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I have a question. I have two tables:

  • zip_code (zip_id, zip_code, state) - this is a static table that stores areas I service

  • tech_zips (tz_id, tech_id, zip) - this is where I store what zip codes a specific tech services

So, on my form, I have a select list that chooses a tech and a textarea to paste in zip codes. This works fine, except it doesn't take into consideration whether or not I service a zip code.

Instead of coming up with crazy arrays and whatnot in PHP - I figured a trigger would be easier, except I know nothing about them. :(

How would I write a trigger that does this: When a new zip code is inserted into tech_zips, the trigger sees whether or not that zip exists in the zip_code table. If it doesn't, then it deletes it.

Thanks for any help! Oh, I have phpmyadmin.

share|improve this question
You would think a trigger might be a great way of doing this. Except the front-end will have no idea that an entered tech_zips row has been magically deleted in the back-end. And this is saying nothing about the scalability of triggers. Build a function in php (gah!) that confirms the validity of the zips entered. – Max Vernon Oct 30 '13 at 6:23
Wouldn't that be just as taxing? The only thing I can think of doing is creating a 33,000+ record array to check against. Is it better for PHP to handle that type of comparison than mysql? As far as the frontend not knowing - it isn't important as this info is only going to be used by another system on another sub-domain that allows someone to search and see if we service an area. – SherwoodPro Oct 30 '13 at 12:22
@SherwoodPro trust me avoid triggers in MySQL and save yourself the time learning them..… – Raymond Nijland Oct 30 '13 at 22:21

Well, it's a crazy and novel idea, but you might consider that this is what foreign key constraints are actually for... you can't insert a row in table "x" if a column there has a foreign key constraint against a column in table "y" but the value you're inserting in "x" doesn't exist in "y"...

mysql> create table t1 (
         id int not null auto_increment primary key
Query OK, 0 rows affected (0.40 sec)

mysql> create table t2 (
         id int not null auto_increment primary key, 
         t1_id INT NOT NULL, 
         FOREIGN KEY(t1_id) REFERENCES t1(id)
Query OK, 0 rows affected (0.49 sec)

mysql> insert into t2 (t1_id) VALUES (1);
ERROR 1452 (23000): Cannot add or update a child row: a foreign key constraint fails
(`test`.`t2`, CONSTRAINT `t2_ibfk_1` FOREIGN KEY (`t1_id`) REFERENCES `t1` (`id`))

share|improve this answer
@RaymondNijland thanks for the +1 but I do wish you were not so "down" on triggers in MySQL. Your objections seem largely theoretical and your observations in the post you reference do not seem right based on my review of the code. Triggers, proc, and functions all consume resources -- but that's why we have resources -- so we can use them to accomplish what needs to be done. In this case, foreign keys simply seem more appropriate. Triggers are a reality, they are very useful and practical, and far superior to trusting the application logic to do things the database needs to do for itself. – Michael - sqlbot Oct 31 '13 at 3:05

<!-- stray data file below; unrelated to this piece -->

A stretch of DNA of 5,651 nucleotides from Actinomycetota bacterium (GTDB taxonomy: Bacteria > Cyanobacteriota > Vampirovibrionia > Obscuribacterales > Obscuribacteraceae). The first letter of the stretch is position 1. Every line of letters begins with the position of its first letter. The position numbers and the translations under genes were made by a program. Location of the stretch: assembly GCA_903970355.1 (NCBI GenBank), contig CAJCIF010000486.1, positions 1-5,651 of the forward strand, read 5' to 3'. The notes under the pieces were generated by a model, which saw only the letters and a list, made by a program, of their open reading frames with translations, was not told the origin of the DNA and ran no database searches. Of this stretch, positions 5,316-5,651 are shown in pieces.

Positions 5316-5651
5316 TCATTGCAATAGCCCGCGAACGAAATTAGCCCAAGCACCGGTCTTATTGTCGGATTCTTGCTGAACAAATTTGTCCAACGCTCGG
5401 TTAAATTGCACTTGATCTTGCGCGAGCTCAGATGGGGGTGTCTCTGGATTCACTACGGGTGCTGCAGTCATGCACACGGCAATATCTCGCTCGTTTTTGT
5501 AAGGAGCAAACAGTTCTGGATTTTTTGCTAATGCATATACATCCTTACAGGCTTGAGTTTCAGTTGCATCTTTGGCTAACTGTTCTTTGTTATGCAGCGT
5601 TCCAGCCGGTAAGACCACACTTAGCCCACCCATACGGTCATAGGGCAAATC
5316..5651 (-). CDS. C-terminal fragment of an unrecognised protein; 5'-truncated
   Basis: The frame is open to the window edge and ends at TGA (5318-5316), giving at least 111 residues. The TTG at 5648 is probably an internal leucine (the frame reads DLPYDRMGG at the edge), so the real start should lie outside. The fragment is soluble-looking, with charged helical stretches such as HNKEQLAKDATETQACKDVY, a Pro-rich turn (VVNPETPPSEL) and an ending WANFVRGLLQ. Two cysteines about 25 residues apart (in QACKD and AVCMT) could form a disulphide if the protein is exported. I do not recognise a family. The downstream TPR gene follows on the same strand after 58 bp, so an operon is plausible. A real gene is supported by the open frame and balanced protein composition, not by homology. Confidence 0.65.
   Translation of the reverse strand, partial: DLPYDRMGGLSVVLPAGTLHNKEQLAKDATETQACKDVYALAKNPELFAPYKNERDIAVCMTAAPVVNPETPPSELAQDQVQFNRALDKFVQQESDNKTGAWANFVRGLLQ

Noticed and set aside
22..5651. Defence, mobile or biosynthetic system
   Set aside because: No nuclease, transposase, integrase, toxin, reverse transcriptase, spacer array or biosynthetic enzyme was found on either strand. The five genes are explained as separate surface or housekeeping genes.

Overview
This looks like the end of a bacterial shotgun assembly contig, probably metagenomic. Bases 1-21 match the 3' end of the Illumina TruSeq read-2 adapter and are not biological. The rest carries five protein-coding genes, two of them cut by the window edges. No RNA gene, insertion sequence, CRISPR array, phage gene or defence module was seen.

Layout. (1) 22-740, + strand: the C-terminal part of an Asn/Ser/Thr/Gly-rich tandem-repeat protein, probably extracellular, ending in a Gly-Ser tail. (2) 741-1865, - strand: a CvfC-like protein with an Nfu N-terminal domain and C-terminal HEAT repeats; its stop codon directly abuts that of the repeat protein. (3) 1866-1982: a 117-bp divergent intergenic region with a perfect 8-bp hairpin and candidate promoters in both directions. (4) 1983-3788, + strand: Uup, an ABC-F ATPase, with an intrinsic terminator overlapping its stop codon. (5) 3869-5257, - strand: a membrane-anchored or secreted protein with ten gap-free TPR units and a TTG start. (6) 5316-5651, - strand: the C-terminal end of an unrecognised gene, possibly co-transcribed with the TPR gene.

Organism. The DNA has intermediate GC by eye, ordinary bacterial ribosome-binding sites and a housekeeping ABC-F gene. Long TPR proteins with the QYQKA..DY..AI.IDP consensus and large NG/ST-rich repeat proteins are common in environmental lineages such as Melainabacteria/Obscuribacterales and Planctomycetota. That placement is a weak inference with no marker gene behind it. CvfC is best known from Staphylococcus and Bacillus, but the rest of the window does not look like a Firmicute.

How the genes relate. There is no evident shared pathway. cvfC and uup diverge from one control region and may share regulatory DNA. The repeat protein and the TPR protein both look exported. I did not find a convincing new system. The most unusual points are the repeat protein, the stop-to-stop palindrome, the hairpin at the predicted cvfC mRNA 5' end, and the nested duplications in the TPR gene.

your are right indeed based on thoery.. i may need to analyse this better to make an statement on how this impacts the performance only an small part off the trigger code is analysed.. – Raymond Nijland Oct 31 '13 at 7:19

You cannot make an INSERT trigger DELETE the same row in just put it.

For the record, it is possible to make the trigger with some special code to interrupt the trigger's progress in the event the zipcode was missing. But is this plausible? It would slow down the INSERT row by row. It would also disturb bulk inserts should anyone of the zipcodes be missing.

Try constructing an INSERT that receives results from a SELECT that gives you all-or-nothing:

INSERT INTO tech_zips (tech_id, zip)
SELECT A.NewTechID,B.zip_id FROM
(SELECT 12345 NewTechID,'10013' zip_code) A
INNER JOIN zip_code B ON A.zip_code=B.zip_code;

If you have a batch of zipcodes, do this:

INSERT INTO tech_zips (tech_id, zip)
SELECT A.NewTechID,C.zip_id FROM
(SELECT 12345 NewTechID) A,
    SELECT '10013' zip_code UNION
    SELECT '10014'          UNION
    SELECT '10015'          UNION
    SELECT '10016'
) B
INNER JOIN zip_code C ON B.zip_code=C.zip_code;

In the first case, if zip_code '10013' did not exist in the zip_code table, nothing is inserted.

In the second case, if zip_codes '10014' and '10015' do not exist in the zip_code table, you should expect tech_id 12345 to have 2 rows inserted with the zip_ids for zip_codes '10013' and '10016'. Therefore, there is no messy DELETE/UNDELETE to code in a trigger.

Give it a Try !!!

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